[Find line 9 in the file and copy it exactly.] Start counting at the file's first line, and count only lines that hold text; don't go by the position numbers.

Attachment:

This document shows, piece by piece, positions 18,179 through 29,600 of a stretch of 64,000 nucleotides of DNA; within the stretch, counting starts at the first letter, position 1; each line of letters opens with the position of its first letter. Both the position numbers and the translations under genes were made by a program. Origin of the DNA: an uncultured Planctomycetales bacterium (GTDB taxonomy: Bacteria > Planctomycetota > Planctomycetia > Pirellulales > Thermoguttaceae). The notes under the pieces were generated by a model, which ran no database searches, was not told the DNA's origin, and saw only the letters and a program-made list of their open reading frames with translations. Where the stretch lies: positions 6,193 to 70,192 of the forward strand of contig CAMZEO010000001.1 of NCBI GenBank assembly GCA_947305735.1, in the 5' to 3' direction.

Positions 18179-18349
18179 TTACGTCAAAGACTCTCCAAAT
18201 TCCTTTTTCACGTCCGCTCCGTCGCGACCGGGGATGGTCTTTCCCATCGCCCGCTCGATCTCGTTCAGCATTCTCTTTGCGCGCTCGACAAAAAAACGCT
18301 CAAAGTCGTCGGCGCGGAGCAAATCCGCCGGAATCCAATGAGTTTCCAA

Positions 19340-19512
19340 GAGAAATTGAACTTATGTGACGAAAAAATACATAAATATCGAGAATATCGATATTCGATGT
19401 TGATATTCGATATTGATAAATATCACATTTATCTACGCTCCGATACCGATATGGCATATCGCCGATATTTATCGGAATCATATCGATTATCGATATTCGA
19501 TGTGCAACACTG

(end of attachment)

19501 TGTGCAACACTG